Culture eats strategy for breakfast” is a quote often attributed to Peter Drucker.  It means that your best strategies will be destroyed by a bad culture.

Good or bad, your company has a culture. Did you arrive at your culture intentionally, or did it just happen? For the team at Amnet, up until 2012, it just happened. We had grown from one tech (me) to a 15-person IT service provider. We grew on our reputation of quality and service, but within the organization, things were no longer working well and it wasn’t fun anymore. I wanted to quit my own company. The last straw was when our dysfunctional culture resulted in dropped balls that cost us one of our largest, and one of my favorite, clients. We deserved to lose their business and I was just sick about it.

You may have heard the Italian proverb, “The fish rots from the head.”  Well, I was the head of the fish — it was my company. I was determined to stop the rotting.

In fall 2012 I called a team meeting to address our culture. I asked the team to brainstorm some words reflecting what they wanted Amnet’s culture to be. They said: symphonic, accountable and fun. Then I asked them to describe our culture as it was. They said: frantic, blaming and frustrating.

So, I asked: “How do we get there from here, and who’s willing to commit to do what it takes to make it happen?”

With intentionality, we began our journey toward a positive company culture. Behavioral standards were set and enforced. We were committed to how we hired and why we fired.

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Some people self-selected out. Others, we selected for them. Fast forward 5½ years and Amnet has received numerous accolades regarding its workplace culture. And the result of a good culture includes happier customers. We’ve been selected as the Best IT Support Company by the readers of the CSBJ and honored for our “Excellence in Customer Service” by the Better Business Bureau of Southern Colorado.

Q12: How the turnaround started

Gallup performs an annual survey of employee engagement called the Q12. Its 2017 State of the Workplace Study states that, overall, 33 percent of our country’s employees are engaged, 51 percent are not engaged and 16 percent are actively disengaged.

You can’t have a great culture when two-thirds of your team is either disengaged or actively disengaged. Working on culture without first addressing engagement would be putting the cart before the horse. We set out to boost our engagement by getting rid of our actively disengaged people and engaging those not engaged by gradually implementing solutions to answer each of Gallup’s 12 questions ( Those questions include:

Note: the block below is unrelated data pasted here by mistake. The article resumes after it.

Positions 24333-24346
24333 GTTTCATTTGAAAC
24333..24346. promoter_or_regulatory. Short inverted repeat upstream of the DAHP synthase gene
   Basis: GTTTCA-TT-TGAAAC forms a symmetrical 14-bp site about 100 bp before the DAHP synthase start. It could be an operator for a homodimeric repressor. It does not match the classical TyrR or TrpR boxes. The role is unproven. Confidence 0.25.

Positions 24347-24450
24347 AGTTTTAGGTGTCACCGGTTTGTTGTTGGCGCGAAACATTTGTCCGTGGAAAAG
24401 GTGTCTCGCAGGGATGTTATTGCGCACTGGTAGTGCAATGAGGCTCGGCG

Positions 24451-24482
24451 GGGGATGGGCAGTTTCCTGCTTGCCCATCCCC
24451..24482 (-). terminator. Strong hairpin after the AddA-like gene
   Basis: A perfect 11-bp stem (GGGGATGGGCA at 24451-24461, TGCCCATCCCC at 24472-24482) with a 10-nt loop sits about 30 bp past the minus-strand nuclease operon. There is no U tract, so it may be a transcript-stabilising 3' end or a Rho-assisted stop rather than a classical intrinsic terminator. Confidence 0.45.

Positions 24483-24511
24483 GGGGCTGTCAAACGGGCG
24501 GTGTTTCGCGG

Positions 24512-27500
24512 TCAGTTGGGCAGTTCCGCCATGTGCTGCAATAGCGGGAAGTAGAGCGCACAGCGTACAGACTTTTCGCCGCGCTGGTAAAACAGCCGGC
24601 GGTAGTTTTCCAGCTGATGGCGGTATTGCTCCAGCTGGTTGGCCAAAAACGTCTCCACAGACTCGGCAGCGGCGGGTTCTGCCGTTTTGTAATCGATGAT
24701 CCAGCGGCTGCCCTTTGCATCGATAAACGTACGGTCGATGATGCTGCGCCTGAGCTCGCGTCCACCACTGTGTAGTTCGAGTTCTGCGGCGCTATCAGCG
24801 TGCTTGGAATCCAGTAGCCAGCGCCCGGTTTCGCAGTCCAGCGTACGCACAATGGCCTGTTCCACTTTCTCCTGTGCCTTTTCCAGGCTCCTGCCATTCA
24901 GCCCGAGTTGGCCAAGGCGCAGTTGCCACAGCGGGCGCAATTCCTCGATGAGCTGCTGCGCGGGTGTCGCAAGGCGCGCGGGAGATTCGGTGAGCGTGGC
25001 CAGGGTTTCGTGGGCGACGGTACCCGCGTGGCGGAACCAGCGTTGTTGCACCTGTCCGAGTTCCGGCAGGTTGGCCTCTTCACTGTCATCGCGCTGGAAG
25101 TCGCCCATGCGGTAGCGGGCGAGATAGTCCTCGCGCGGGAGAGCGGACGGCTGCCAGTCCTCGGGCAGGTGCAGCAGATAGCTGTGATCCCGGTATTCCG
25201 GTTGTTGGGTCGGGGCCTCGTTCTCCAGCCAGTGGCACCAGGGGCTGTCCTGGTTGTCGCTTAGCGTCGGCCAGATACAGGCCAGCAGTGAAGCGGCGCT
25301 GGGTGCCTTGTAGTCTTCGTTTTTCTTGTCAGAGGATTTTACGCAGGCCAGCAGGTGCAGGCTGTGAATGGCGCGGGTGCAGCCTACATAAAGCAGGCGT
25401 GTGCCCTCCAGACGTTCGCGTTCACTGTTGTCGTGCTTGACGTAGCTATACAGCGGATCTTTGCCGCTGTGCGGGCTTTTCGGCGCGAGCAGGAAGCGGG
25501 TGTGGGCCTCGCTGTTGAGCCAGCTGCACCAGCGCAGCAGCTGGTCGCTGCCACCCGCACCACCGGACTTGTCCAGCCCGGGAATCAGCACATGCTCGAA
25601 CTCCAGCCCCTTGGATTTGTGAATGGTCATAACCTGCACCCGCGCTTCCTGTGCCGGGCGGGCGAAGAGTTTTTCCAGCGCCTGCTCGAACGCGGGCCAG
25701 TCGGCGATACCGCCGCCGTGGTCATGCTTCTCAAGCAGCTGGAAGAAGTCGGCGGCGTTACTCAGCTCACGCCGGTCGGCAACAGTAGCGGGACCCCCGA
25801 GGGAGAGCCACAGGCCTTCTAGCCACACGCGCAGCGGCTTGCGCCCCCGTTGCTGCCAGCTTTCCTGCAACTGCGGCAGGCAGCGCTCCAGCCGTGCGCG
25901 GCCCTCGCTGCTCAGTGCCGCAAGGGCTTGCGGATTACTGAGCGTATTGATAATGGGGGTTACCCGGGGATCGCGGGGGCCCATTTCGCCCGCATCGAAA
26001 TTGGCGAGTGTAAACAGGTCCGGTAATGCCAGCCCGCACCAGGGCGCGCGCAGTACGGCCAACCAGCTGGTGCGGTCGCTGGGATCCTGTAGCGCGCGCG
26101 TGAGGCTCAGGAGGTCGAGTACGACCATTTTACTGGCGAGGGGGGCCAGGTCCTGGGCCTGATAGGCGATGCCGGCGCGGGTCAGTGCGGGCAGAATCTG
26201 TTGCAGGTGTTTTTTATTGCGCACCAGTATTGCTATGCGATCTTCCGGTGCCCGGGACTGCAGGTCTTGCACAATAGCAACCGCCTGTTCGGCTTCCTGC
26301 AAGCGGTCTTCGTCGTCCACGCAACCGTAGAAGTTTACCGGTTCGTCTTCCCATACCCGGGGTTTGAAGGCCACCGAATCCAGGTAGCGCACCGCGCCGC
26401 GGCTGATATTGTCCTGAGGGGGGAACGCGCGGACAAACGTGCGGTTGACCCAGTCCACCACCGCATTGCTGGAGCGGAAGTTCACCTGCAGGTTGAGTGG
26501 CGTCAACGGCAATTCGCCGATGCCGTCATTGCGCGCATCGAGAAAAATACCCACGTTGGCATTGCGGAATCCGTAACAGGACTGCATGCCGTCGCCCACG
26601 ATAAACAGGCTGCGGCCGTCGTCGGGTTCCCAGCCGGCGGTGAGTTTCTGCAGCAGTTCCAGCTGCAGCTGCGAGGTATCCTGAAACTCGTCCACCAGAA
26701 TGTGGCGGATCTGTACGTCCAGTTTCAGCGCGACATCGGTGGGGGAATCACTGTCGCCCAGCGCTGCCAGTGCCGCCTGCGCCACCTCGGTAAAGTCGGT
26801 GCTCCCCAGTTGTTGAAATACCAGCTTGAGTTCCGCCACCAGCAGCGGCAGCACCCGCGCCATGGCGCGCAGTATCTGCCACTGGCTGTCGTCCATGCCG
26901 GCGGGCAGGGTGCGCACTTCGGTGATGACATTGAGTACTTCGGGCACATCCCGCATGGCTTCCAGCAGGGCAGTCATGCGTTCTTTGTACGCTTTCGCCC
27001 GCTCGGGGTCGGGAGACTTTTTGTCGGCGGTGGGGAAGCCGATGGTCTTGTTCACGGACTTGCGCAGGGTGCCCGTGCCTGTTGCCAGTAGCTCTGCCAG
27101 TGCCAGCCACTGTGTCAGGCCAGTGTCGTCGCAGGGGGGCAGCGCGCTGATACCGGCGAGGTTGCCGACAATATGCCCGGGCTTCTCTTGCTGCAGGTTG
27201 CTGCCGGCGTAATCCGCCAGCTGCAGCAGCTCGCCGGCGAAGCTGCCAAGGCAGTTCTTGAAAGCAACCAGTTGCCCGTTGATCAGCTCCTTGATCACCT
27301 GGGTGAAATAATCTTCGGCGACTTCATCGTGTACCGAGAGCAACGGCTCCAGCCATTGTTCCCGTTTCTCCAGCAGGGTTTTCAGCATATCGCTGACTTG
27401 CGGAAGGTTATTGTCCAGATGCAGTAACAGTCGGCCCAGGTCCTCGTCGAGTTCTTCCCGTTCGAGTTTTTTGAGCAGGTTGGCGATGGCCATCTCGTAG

• Do you know what is expected of you at work?

• Do you have the materials and equipment to do your work right?

• At work, do you have the opportunity to do what you do best every day?

• In the last seven days, have you received recognition or praise for doing good work?

• Does your supervisor, or someone at work, seem to care about you as a person?

How would your team answer these questions?  In 2012, I wasn’t proud of our results. Today, I’m confident in and proud of our scores. It was a difficult journey with plenty of missteps, but it was absolutely worth it. I love our team, and work at Amnet is fun again — for all of us.

Culture is more efficient than strategy

According to the 2017 Gallup report, when compared to businesses in the bottom quartile of engagement, those in the top quartile realize benefits in the following areas:

• 41 percent lower absenteeism;

• 24 percent lower turnover;

• 17 percent higher productivity;

• 70 percent fewer employee safety incidents;

• 20 percent higher sales; and

• 41 percent fewer quality incidents.

What strategy could you employ that would gain these results? A 17 percent boost in productivity should be reason enough for your most important strategy to be to focus on your culture. You may need to start like we did, with employee engagement.

Once we improved our engagement, the steps we took at Amnet to have a great culture will not fit into my 800-word limit of this article, but I will be writing future articles describing what we’ve done. But please don’t wait to get started!

Trevor Dierdorff is the founder and CEO of Amnet, a computer support and services company in Colorado Springs. He can be reached at